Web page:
[UPDATE] THE CAPITAL, TALLAHASSEE, April 7, 2011 -
New plans to ask state employees to contribute to their pensions and increase their contribution to their health insurance emerged from the Senate as lawmakers began debate Wednesday on a spending plan that some veteran legislators said was perhaps the toughest they had ever considered.
The Senate proposals marked the chamber’s latest efforts to tackle the fraught issues of employees’ share of the retirement and health costs, issues that have scrambled party lines and left lawmakers trying to craft measures balancing the politically palatable with the financially necessary in the face of a nearly $3.75 billion shortfall.
Both the Senate and the House, which also began considering its budget for the coming fiscal year on Wednesday, rely heavily on pension savings to help balance a spending plan that will likely end up costing somewhere between the $66.5 billion proposed by the House and the $69.8 billion blueprint outlined by the upper chamber.
A final vote in both chambers is expected Thursday, setting up efforts to reconcile the two plans before the May 6 end of the legislative session.
While the House spent much of the day swatting down Democratic amendments, the Senate spent part of more than nine hours on the floor stitching together a series of amendments to a proposal by Budget Chairman J.D. Alexander, R-Lake Wales, to overhaul the Florida Retirement System.
Wednesday’s changes brought the latest version of the Senate legislation closer to a proposal by Sen. Jeremy Ring, D-Margate, that had served as the chamber’s main pension plan until Alexander unveiled a new measure last week for the Budget Committee to consider.
At the time, Alexander asked committee members to trust him to come up with a more acceptable measure.
Under the latest plan crafted on the floor, employees would contribute 2 percent of their income up to $25,000; 4 percent of the next $25,000 of income; and 6 percent from any income above $50,000. The proposal would essentially match the 3 percent rate in Alexander’s plan for employees making $50,000, with those making less paying a smaller share of their income and those making more contributing a greater slice.
But senators clashed on an amendment from Sen. Don Gaetz, R-Niceville, that would have required elected officials enrolled in the plan to contribute 7 percent to their pensions.
Supporters of the amendment said it would demonstrate that lawmakers were going beyond simply sharing the pain of state employees.
“We better lead by example,” said Sen. Mike Fasano, R-New Port Richey. “I know you didn’t come up here for a salary. ... If we are depending on this salary to take care of our families back home, we’re in the wrong business.”
Sen. Evelyn Lynn, R-Ormond Beach, countered the measure would hit a wide swath of the elected officials far beyond the Capitol, some of whom make relatively modest incomes. She also said that lawmakers “work hard,” and that the measure was political pandering.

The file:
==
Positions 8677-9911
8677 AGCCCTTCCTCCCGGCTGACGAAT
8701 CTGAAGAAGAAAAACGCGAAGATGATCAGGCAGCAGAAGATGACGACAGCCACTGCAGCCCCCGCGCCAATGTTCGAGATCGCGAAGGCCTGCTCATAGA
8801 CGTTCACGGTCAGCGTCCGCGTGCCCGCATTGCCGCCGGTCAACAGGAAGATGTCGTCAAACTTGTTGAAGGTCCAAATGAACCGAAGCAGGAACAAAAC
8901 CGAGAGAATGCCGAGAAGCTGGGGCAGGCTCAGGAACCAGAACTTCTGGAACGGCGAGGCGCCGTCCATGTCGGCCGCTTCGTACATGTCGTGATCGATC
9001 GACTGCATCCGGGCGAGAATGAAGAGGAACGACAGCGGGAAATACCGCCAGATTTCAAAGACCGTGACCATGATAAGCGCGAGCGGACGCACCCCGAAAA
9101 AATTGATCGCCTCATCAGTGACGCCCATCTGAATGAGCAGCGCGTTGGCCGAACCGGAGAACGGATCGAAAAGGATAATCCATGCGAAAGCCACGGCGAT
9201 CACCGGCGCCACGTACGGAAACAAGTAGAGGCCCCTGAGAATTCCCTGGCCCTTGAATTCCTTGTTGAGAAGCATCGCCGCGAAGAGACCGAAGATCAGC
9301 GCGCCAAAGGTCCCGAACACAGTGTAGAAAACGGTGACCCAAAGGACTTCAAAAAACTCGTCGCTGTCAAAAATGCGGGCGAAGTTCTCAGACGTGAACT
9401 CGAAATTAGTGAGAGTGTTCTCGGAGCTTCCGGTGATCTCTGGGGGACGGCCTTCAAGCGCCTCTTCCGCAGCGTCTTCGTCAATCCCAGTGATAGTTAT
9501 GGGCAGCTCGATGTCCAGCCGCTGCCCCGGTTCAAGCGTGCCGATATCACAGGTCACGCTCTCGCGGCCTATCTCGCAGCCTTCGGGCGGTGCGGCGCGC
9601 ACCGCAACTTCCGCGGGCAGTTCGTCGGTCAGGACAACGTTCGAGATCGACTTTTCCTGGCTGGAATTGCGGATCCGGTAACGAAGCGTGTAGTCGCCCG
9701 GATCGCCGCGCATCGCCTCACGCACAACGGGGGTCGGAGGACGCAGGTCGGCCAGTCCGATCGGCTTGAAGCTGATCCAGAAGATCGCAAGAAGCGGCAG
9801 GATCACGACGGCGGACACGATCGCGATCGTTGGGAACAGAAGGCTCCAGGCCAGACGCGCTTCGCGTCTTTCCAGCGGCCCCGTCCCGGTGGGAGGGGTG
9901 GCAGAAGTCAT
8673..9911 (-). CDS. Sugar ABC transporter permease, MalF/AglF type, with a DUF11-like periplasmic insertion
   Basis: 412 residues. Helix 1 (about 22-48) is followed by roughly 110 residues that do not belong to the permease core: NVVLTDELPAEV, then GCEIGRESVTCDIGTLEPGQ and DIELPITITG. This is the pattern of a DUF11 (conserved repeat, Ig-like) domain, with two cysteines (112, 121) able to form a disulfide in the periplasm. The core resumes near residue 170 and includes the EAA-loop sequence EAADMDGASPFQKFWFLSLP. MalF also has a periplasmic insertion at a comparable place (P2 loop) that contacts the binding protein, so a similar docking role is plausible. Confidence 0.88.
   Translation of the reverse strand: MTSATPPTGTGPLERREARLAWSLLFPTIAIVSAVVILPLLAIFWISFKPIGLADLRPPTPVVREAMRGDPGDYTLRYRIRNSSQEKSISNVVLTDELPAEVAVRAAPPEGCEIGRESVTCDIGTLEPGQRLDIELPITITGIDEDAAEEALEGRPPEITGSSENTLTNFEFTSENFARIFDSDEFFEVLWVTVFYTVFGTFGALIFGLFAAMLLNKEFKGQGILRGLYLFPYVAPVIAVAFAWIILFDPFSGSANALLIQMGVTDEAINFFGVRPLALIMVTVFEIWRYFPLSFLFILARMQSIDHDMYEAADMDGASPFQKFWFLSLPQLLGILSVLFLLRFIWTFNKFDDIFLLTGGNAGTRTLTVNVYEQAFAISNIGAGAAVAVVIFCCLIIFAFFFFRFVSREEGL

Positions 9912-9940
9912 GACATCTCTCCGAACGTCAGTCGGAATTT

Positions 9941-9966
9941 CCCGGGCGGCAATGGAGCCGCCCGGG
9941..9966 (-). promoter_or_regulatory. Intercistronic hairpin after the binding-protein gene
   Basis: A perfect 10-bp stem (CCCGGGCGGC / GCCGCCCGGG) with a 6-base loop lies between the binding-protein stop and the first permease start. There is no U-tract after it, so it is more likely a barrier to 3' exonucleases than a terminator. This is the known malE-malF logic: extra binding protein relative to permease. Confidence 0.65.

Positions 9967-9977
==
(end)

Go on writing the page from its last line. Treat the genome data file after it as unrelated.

“It’s simply saying, ‘Look at what we’re doing. We’re paying 7 percent,’” Lynn said.
Gaetz withdrew the amendment but said he would bring back a version specifically targeting lawmaker’s pensions.
House members stayed with their version of the pension plan (HB 1405), calling for a flat 3 percent contribution from all employees. But Democrats hammered the plan, saying it amounted to a tax on state employees.
“It’s a compulsory payment,” said House Minority Leader Ron Saunders, D-Key West.
Republicans brushed off the attack, saying that workers will eventually get the money they contribute to the pension plan back. “It’s not a tax,” Rep. Ritch Workman, R-Melbourne and the bill’s sponsor, said flatly.
The Senate also passed a revised version of a proposal by Alexander to ask some state employees to take on a larger share of their health insurance costs. The provision boosts the premium for family plans by $20 a month, to $200, and caps spending on the plan for the next budget year at $2 billion.
Supporters argued that the provision wouldn’t seriously curtail the benefits offered to employees and would simply bring some cost control to a generous plan for state workers.
“I think this is a simple, direct approach that says we’ll live within our means,” Alexander said.
But some lawmakers complained that it continued a pattern of asking the state’s workers to pick up the tab for the state’s difficult budget situation.
“If all we were asking of our public employees was to pay into their health care, that would be one thing,” said Sen. Paula Dockery, R-Lakeland. “But we’re asking them to have no raises for four years, to pay into their retirement, and to pay into their health care.”
Tallahassee. FL - The Florida Senate has moderated a bill that would require public employees to contribute to the Florida Retirement System, now fully supported by taxpayers.
The chamber approved a tiered contribution system Wednesday
instead of requiring all workers to contribute 3 percent of their wages regardless of pay level as in a similar House bills.
The Senate bill now calls for contributions of 2 percent for the first $25,000 of pay, 4 percent for the next 25 percent and 6 percent for anything more.
Both chambers are set to vote Thursday on budget bills including
the retirement legislation.
The House is looking at a $66.5 billion appropriations bill. The Senate's version weighs in at $3.3 billion more than the House plan. That spread is due largely to accounting differences.
(Copyright 2011 by The Associated Press. All Rights Reserved.)